a) with a correlation coefficient of 0.7586; for coal (Figure 8
b) with 0.6539, which is a consequence of the low variation of the coal rate supplied to the steam boiler; for the gas consumption (Figure 8
c), which reached a coefficient of 0.8169. These results show the simultaneous use of energy from the network, the steam boiler in the drying process from coal, and the process of heating the air using the natural gas burner, whose consumption is regulated to the different operating regimes.
In the case of the electric energy consumption indicator presented in Figure 8
d, the consumption index graph for electric energy is presented, where it is possible to identify the critical point of production for a consumption index of 0.9854 kWh/kg, with a load factor of 77.27%, which is above the average load factor that only reaches 65.61%, showing a wide range of opportunities for improvement that can be obtained by reducing the time lost in production and improving production planning.
On the other hand, Figure 8
e shows the consumption rate graph for coal, where the index can be seen to be slightly more dispersed than the electrical energy index, which shows that gas consumption is not adequately controlled according to the production rate. In addition, it was possible to identify that 1.6 kWh/kg is the index corresponding to the critical point of production in which low indexes are reached; with a production equivalent to 77.26% of the machine load factor, this point is reached. Therefore, the plan should be moved to produce dry paper at a new rate, and possibly increase the final processed product inventory that allows the plant to serve the market more effectively by incurring better times and better quality of service. Likewise, Figure 8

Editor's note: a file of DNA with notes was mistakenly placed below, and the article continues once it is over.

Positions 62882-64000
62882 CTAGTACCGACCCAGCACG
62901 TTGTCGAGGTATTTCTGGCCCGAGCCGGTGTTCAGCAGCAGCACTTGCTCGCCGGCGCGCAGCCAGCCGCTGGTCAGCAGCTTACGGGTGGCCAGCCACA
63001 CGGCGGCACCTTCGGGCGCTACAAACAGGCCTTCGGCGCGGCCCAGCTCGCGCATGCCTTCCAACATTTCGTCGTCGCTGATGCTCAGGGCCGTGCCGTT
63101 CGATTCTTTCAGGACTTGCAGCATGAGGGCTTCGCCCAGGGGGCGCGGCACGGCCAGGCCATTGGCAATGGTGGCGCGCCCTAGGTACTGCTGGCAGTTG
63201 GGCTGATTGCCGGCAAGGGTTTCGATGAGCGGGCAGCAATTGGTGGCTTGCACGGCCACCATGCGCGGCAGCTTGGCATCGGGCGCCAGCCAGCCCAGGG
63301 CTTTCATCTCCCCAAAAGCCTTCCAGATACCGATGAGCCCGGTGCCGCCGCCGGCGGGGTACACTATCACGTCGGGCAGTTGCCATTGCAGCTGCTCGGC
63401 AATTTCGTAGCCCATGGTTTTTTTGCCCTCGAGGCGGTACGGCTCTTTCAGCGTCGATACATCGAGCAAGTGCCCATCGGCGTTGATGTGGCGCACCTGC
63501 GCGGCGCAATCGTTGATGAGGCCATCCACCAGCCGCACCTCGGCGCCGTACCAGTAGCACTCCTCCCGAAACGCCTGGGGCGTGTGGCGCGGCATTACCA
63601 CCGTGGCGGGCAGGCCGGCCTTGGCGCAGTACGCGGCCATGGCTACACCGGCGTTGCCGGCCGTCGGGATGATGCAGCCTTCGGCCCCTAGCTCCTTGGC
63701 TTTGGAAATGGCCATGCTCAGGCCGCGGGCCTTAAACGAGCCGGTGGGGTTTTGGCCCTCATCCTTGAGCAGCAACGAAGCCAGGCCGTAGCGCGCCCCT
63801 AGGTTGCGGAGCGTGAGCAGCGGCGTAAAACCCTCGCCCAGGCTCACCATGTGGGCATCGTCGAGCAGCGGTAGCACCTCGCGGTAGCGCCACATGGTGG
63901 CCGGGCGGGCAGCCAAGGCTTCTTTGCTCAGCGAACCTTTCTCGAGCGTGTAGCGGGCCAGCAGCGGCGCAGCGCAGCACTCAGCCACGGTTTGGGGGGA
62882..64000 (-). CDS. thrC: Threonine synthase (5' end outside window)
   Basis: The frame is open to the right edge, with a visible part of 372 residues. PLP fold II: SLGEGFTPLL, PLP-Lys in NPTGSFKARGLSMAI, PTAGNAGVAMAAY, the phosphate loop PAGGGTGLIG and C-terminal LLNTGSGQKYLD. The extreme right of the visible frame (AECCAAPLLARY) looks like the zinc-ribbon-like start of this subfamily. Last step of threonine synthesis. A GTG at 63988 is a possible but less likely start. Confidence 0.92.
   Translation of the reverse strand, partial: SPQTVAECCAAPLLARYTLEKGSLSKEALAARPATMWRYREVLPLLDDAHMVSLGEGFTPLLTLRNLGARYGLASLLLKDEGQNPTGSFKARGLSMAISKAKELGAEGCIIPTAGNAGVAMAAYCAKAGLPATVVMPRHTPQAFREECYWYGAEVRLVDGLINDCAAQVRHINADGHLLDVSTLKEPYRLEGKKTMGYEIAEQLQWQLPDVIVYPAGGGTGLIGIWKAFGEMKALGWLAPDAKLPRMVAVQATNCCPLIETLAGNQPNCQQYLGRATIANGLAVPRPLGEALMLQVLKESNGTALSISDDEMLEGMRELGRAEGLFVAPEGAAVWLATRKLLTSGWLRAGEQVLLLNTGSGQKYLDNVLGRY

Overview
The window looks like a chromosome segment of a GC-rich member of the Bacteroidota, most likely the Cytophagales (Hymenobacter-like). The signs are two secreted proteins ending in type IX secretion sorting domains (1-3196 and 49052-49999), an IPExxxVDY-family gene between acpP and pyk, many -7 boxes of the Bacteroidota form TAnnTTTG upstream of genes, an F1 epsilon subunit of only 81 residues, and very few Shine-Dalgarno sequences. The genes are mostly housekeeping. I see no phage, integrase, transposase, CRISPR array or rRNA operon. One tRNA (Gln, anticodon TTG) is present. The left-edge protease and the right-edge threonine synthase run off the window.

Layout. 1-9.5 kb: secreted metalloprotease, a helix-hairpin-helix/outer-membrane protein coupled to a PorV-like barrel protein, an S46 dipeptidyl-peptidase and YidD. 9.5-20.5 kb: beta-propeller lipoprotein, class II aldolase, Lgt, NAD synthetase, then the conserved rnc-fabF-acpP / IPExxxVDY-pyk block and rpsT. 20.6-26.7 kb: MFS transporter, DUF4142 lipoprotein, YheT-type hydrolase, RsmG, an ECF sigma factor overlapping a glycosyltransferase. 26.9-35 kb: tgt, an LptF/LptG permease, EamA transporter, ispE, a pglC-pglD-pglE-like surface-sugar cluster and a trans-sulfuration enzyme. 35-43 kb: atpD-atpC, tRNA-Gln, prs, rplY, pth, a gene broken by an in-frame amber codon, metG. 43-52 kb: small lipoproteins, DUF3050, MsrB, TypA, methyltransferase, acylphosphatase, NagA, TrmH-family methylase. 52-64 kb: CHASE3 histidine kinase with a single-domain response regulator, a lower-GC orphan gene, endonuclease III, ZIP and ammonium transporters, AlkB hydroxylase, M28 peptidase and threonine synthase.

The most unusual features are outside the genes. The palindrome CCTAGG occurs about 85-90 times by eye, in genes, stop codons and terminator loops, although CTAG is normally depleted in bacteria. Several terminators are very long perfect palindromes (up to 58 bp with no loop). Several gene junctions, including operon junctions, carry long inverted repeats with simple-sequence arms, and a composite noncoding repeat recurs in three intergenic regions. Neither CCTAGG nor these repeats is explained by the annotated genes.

f shows the behavior of the consumption index for gas, which reaches its critical point at a production of the same value as the previous trend graphs, showing similar behavior.
These three opportunities for savings were found by calculating the critical consumption rates for each of the energy sources. These savings were consolidated in a matrix presented in Table 3
. This includes the area in which these savings are presented, the equipment in which these savings occur, the savings measure adopted, the percentage of savings in the plant, the equipment, and the amount of monthly energy saved.
3.2. Life Cycle Environmental Analysis
For the environmental impact assessment, the 2011 ILCD Midpoint+ V1.10 method was used. This method was applied for the base case, and all three cases derived from the results of the energy assessment. Moreover, the three saving opportunities found will be the case studies used for the life cycle analysis, in which the ecotoxicity of rivers, terrestrial and aquatic eutrophication, climate change, and human toxicity will be the categories analyzed. Figure 9
a shows the ecotoxicity of rivers, which is measured in CTUe, the comparative toxic unit for ecosystems.
For the base case, the ecotoxicity per kg produced was 10.93 CUTe. For the other three study cases, a very similar increase was presented, with differences of no more than 5% between the base case and the other three cases. This similarity in the increase is because the ecotoxicity is due to industrial organic waste and, taking that into account for all three cases, the increase of the processed raw material was the same. Therefore, the industrial wastes are proportional to the three case studies, and the way to reduce this is to design new alternatives to recycle the waste of the plant [38